BRADLEY 2000: Former Labor Sec. Endorses Former Senator
Robert Reich, former secretary of labor under President Clinton, yesterday endorsed Bill Bradley for the Democratic presidential nomination, the New York Times reports. Noting that the "times call for bold solutions," Reich declared, "Bill Bradley will provide them," citing the former senator's plans to address universal health care, child poverty and school improvement, all elements of the "nation's great unfinished agenda" (Dao, 11/16). He added, "The Clinton Administration, of which I am proud to have been a member, has got America back on track. Now ... we can widen the circle of prosperity" (Bazinet, Daily News, 11/16). Reich also conveyed respect for Vice President Al Gore, explaining, "I have absolutely no doubt that, were he elected, he would make an excellent president. But given the challenges ahead, Bill Bradley's commitment, his dedication and his vision make him, to my mind, an even better president." In response to the announcement, Gore spokesperson Chris Lehane said, "Mr. Reich has been a voice for the left-behind in society. I certainly hope he prevails upon Sen. Bradley to renounce his campaign plan to lock out the most vulnerable in society from receiving quality health care coverage, which is precisely what his call to dismantle Medicaid will do." Bradley embraced the endorsement, saying, "I've had no better day in this campaign" (Sobieraj, AP/Contra Costa Times, 11/16).
More Praise, More Criticism
Bradley collected another endorsement last week from New Hampshire's Nashua Medical Group. Dr. Bill Siroty, a member of the health care professionals organization, said, "We need something more than incremental changes. We need something bold. Gore is not addressing it. Rather ... he's attacking Bradley's plan" (Landrigan, Nashua Telegraph, 11/12). But not all health care-related groups support the proposal. New York Democratic health care advocates and gay and lesbian leaders decried Bradley's plan to dismantle Medicaid. Calling it "one of the most successful programs ever passed by the Democratic Party," New York State Sen. Tom Duane, who is HIV-positive, said, "[D]ismantling Medicaid is not only a big idea, it is a bad idea." New York Councilwoman Christine Quinn added that there are "thousands of people living with AIDS in New York who need Medicaid for their health care. ... it is simply outrageous to eliminate it." Bradley spokesperson Kristen Ludecke, however, claimed that under "the Bradley proposal people with AIDS would be put into a separate risk pool. A benefits package would be designed to meet their needs. So there is absolutely no cause to suggest their benefits would be reduced" (Marinucci, San Francisco Chronicle, 11/15).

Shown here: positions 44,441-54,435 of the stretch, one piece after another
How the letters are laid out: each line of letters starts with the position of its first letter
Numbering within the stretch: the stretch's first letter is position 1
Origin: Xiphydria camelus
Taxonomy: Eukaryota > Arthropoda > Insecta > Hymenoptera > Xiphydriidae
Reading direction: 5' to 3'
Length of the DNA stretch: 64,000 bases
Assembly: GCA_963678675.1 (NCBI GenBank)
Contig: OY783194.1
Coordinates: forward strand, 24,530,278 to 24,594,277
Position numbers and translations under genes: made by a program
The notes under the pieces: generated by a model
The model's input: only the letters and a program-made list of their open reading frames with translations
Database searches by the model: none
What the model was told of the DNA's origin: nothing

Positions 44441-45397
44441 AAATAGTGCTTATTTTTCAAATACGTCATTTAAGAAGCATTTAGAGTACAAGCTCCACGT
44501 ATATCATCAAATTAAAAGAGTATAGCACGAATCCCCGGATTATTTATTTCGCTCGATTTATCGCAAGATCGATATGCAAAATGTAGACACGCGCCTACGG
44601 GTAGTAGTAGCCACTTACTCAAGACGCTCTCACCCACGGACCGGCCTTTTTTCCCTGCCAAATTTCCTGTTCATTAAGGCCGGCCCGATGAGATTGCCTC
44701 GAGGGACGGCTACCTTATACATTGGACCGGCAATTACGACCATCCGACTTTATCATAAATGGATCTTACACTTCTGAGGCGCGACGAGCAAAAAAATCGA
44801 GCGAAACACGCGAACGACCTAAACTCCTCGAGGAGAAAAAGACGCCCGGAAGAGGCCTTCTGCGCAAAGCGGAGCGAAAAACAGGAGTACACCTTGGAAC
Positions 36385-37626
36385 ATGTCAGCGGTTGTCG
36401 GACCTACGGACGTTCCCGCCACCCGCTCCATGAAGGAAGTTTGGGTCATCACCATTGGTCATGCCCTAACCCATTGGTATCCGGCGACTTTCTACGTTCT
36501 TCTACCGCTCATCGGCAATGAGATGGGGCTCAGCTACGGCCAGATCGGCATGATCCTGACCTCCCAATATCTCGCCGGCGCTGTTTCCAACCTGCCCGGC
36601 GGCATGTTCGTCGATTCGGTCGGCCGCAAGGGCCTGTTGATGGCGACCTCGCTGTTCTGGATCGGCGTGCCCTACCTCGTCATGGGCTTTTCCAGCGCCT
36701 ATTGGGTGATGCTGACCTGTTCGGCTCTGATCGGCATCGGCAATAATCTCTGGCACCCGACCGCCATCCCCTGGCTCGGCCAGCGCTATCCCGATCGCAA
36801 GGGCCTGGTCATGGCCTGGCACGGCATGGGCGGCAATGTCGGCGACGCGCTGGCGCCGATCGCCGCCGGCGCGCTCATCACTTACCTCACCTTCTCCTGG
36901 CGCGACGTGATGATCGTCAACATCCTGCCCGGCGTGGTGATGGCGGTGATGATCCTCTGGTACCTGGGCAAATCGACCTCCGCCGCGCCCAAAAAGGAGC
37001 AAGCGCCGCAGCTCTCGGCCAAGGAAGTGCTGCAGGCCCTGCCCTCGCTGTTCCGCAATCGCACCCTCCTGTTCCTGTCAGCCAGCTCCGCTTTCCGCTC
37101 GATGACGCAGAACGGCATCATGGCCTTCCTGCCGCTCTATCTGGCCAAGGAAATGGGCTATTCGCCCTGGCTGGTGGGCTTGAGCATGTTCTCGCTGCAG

A Christian Science Monitor editorial today notes that while advocacy groups and the candidates may consider health insurance a "salient political issue," only about 6% of the public is even paying attention to the current Gore-Bradley debate. If this debate is to take on any real significance in the mind of the public and lead to "another, more successful attempt at reform, more care must be taken to build a public consensus and embrace an approach that serves all Americans," the editors conclude (11/16).
An Iowa state poll of likely caucus participants reveals that Gore still leads Bradley, but the "gap is closing," the Spokane Spokesman Review reports. Released Sunday, the survey shows that Iowa Democrats favor Gore over Bradley, 54% to 32%, with a 4.4% margin of error. A June poll counted Gore's support at 64%, compared to 24% for Bradley (11/15). Such high levels of support for both candidates will eventually lead them to turn to negative campaigning, according to some analysts. "This race is ripe for going negative. You can't have everybody like both candidates. Somebody has to say, 'Gee, you really can't vote for this guy because ... .' Otherwise, you might as well toss a coin at the end," New Hampshire pollster Dick Bennett said. The health care debate could serve as a prime example. Gore has stepped up attacks on Bradley's health plan, and Bradley already has accused Gore of "abandon[ing] that fundamental Democratic principle of basic health care for all," AP/Nando Times reports. Drake University political scientist Dennis Goldford explained that the campaign is "still reasonably genteel, but they're approaching the line" (Sobieraj, 11/16).